We’re covering a slightly sensitive topic today about how influencers have a responsibility to make the industry better once we are allowed to travel again. I’m the first to say that this time has been rough for those involved in the industry, and for bloggers and influencers who have relied on working with tourism boards, products, and more, this means that we’ve had a chance to take a step back and rethink what impact we are having.
I’ll also be the first to say that I make most of my income from partnerships with brands and tourism boards by promoting them on my blog and social media channels. While there are other ways to make a living as a blogger (which is definitely a topic I want to cover in an upcoming episode), this tends to be the way most of us make our living. I’m often hit up by brands looking to work together. Some are a good fit and others are not, but these partnerships are often what pay influencers’ rent at the end of the day over creating their own products or services.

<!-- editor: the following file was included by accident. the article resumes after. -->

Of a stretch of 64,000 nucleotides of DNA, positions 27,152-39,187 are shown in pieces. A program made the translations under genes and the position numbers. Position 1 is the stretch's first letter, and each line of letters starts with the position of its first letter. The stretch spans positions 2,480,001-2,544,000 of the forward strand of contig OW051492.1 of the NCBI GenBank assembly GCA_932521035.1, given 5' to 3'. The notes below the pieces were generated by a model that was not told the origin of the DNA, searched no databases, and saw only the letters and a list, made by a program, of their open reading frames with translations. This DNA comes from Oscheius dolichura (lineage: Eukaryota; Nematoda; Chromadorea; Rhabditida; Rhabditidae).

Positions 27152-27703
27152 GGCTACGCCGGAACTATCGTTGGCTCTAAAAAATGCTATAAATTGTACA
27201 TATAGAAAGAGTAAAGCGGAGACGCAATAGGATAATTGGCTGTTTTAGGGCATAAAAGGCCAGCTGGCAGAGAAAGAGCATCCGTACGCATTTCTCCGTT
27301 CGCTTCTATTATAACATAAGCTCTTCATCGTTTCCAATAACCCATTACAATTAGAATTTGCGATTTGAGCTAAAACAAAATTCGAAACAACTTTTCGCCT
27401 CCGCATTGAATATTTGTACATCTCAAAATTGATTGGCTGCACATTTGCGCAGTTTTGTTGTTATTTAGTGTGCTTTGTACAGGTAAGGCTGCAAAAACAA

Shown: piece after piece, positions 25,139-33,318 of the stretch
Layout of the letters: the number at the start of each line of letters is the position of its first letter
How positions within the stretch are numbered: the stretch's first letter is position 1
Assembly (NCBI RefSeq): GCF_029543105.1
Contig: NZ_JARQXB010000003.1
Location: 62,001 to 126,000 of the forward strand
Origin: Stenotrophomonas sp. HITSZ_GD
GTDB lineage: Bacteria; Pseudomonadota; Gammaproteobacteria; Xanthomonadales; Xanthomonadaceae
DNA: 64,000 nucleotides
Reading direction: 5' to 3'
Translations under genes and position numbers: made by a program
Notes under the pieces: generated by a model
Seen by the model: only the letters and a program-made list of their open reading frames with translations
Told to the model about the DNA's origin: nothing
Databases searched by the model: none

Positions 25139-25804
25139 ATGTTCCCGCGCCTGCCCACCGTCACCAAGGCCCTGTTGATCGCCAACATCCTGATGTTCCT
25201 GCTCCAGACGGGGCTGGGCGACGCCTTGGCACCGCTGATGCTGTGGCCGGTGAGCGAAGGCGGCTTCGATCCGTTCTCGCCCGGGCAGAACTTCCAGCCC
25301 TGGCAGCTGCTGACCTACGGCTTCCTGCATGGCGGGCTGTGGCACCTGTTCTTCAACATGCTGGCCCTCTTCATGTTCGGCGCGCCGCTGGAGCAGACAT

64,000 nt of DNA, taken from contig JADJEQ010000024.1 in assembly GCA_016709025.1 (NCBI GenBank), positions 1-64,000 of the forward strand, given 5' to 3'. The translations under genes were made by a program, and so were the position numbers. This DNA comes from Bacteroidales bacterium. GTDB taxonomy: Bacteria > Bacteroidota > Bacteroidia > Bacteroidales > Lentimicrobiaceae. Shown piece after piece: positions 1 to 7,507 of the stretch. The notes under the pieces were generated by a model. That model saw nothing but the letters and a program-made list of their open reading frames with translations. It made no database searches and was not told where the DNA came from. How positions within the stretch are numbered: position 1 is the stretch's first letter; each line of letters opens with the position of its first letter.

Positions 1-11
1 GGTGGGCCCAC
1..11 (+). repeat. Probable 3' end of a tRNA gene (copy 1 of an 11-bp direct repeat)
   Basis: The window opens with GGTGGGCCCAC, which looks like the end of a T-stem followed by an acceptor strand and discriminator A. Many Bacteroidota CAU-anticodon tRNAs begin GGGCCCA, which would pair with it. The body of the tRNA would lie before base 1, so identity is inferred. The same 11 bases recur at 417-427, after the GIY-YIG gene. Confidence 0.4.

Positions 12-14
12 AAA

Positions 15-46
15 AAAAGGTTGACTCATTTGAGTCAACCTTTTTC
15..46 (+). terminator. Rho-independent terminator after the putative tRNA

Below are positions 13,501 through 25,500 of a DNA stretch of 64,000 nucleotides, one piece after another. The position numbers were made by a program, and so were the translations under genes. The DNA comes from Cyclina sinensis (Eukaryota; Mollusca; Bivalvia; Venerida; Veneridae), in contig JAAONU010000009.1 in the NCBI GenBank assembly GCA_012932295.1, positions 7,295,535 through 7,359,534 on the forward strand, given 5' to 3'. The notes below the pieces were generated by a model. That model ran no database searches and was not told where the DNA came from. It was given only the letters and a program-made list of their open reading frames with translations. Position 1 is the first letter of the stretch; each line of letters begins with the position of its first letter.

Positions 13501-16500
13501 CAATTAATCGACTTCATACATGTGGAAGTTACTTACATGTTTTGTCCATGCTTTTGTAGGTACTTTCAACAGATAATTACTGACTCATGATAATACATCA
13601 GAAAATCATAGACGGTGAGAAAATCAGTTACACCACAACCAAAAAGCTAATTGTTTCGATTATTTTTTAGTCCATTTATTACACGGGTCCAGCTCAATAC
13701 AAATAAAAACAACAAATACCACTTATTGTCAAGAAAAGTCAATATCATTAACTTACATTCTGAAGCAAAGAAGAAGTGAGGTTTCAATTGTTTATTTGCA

Which, as you can guess, can lead to some shady behavior pretty quickly. If you are desperate for some extra cash to book that next plane ticket or you need to eat, then you can find yourself aligning with some companies that are not really your style and what you believe in. The media has repeatedly called out social media influencers (the Kardashians being the most obvious examples) for not doing their research into the products they promote to others.
This certainly doesn’t help the labels that often come with social media influencers like “inauthentic,” “flaky,” “vapid,” and a lot more negative adjectives. Promoting products is inherently a little bit, well, shallow. But if an influencer is doing it with the ultimate goal of helping their followers, then it can be a little less of a touchy subject.